In an earlier exhibition he explored the Greek notion of Hesperios, 'of the evening, western', where beyond the Arcadian mountains after its daily journey the sun rests in the garden of the Hesperides, beautiful nymphs who guard the fruit of the sacred apple trees5. He clearly embraces the Arcadian premise in a number of those earlier paintings and several fanfare paintings in this show such as A fine day tomorrow 2 and the more subtle Last Light. This latter painting with its soft pinks, blues and ochres is almost abstract in its rendering of the sky and earth as layered bands of colour, describing an idyllic land in which all is harmonious, calm and at peace. It is an altogether understandable response at a time of day when all does seem so extraordinary and even more so when the McNaught Comet streaks across the deep ultramarine sky above a fiery horizon.

Nevertheless, Thalassoudis also acknowledges the dangers of the utopian vision. 'Looking west at evening", he says, '... you do not find Arcadia ... What you may find is seductive beauty in a sunset tarnished by pollution. The grass is not greener elsewhere, no matter how beautiful the vista is.'6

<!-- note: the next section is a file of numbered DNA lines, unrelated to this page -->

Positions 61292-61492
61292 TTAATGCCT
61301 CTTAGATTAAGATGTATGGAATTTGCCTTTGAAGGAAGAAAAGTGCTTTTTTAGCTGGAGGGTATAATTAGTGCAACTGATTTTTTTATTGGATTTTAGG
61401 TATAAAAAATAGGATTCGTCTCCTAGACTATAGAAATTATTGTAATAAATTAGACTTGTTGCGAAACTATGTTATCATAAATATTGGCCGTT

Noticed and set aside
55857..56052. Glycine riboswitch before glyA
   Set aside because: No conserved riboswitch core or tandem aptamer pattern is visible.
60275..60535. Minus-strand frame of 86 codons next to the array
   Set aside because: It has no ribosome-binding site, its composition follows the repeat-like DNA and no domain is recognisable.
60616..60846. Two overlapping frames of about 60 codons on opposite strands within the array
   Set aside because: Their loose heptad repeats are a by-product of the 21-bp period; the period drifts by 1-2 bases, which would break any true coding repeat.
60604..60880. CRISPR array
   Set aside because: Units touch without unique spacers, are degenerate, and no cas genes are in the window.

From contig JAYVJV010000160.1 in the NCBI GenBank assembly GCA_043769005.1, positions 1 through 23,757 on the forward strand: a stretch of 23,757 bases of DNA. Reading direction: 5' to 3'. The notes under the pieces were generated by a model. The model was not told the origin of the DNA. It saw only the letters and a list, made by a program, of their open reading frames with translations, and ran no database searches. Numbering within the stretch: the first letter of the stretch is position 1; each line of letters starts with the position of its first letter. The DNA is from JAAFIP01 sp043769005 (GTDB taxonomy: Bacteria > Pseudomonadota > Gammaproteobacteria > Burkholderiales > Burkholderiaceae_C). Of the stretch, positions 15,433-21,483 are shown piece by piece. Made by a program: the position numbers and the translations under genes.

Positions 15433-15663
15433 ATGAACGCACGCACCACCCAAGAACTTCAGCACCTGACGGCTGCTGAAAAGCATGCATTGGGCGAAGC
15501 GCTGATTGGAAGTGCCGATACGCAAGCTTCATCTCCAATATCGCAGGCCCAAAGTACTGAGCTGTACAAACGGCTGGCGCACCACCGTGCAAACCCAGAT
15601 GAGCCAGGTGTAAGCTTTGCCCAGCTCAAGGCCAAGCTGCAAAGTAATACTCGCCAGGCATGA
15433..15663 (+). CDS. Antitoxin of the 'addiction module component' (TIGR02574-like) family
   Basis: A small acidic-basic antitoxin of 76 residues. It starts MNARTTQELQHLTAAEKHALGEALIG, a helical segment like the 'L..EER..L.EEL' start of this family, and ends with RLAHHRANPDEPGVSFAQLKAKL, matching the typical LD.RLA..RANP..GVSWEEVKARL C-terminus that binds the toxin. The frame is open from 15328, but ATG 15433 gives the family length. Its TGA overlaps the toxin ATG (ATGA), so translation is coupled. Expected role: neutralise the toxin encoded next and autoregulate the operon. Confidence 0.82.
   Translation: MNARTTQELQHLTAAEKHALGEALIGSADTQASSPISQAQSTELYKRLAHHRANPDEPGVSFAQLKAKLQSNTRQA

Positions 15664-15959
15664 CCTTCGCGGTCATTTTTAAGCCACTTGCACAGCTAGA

It is worth remembering that some of the most dramatic sunsets that inspired JWM Turner were likely the result of the eruption of the volcano Mt Tambora off Indonesia in 1816, a catastrophe that threw tonnes of ash, dust and debris into the stratosphere and impacted on the colour and intensity of the sunsets while simultaneously devastating the agricultural crops in a 'year without a summer'. It is this edge between pleasure and danger, delight and dread, the beautiful and the deadly that also gives Thalassoudis' work its compelling presence.

Since Romanticism the end of day has had a particular resonance as a time of meditation on the power of God and Nature and the insignificance of human endeavour. For Caspar David Friedrich the end of day is a time to ponder that relationship. In his The Dreamer and Evening Landscape with Two Men, figures with their backs toward us, looking as we do into the picture and out toward the sunset, evoke a sense of melancholy and awe. Humanity can only marvel and pay homage to the power of nature and as Friedrich showed in his extraordinary masterpiece Sea of Ice, in which the frozen sea crushes a puny sailing ship, those who challenge the elements do so at their peril. In Thalassoudis' Distant Lights; Day's End we take the place of Friedrich's hooded figures, standing outside the picture frame but also facing the sunset, the folly of our ways spread before us in the glowing monument to human ego and rapaciousness. The city lights flicker unconvincingly under the great weight of the dark and ominous sky recently drained of colour.